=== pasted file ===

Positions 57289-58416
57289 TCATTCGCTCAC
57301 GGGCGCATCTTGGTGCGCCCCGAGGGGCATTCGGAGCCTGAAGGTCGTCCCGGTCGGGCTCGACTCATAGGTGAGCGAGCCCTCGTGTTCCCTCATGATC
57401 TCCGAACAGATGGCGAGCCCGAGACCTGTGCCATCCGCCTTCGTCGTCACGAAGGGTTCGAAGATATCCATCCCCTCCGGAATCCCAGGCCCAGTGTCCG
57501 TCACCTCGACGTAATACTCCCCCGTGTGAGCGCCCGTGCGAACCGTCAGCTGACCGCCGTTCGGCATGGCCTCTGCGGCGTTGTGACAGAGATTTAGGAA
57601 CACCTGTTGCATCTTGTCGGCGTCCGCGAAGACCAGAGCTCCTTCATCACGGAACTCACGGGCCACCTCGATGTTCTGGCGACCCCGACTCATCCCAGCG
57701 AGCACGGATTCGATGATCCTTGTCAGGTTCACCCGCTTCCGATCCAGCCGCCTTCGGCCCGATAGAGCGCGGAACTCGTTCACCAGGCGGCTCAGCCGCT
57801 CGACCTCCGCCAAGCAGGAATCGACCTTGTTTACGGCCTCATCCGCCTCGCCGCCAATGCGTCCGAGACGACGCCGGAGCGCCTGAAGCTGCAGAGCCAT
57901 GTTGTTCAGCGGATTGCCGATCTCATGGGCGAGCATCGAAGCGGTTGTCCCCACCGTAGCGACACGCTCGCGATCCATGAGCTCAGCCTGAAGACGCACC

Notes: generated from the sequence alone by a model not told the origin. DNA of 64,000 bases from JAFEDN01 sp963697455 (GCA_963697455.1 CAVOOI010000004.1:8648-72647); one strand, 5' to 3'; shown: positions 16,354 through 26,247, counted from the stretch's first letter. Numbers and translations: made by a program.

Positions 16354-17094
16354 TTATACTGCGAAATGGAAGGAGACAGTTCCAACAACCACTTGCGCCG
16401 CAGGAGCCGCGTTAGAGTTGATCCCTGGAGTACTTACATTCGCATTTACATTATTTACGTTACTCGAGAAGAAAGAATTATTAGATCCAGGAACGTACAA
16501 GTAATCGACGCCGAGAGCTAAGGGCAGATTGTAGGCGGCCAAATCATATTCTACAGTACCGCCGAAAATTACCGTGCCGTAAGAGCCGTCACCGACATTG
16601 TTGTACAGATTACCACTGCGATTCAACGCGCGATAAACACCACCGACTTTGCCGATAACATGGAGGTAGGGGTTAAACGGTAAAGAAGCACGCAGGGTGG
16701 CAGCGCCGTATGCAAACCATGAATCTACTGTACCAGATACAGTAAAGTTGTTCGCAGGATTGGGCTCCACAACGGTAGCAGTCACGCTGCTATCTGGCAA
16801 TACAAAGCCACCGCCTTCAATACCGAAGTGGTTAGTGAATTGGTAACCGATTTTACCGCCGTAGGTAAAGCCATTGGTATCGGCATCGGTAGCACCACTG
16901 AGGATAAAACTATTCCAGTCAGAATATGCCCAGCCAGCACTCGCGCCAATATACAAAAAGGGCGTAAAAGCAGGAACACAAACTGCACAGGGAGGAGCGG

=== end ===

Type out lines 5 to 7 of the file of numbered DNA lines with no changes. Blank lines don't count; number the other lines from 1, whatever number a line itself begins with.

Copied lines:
57501 TCACCTCGACGTAATACTCCCCCGTGTGAGCGCCCGTGCGAACCGTCAGCTGACCGCCGTTCGGCATGGCCTCTGCGGCGTTGTGACAGAGATTTAGGAA
57601 CACCTGTTGCATCTTGTCGGCGTCCGCGAAGACCAGAGCTCCTTCATCACGGAACTCACGGGCCACCTCGATGTTCTGGCGACCCCGACTCATCCCAGCG
57701 AGCACGGATTCGATGATCCTTGTCAGGTTCACCCGCTTCCGATCCAGCCGCCTTCGGCCCGATAGAGCGCGGAACTCGTTCACCAGGCGGCTCAGCCGCT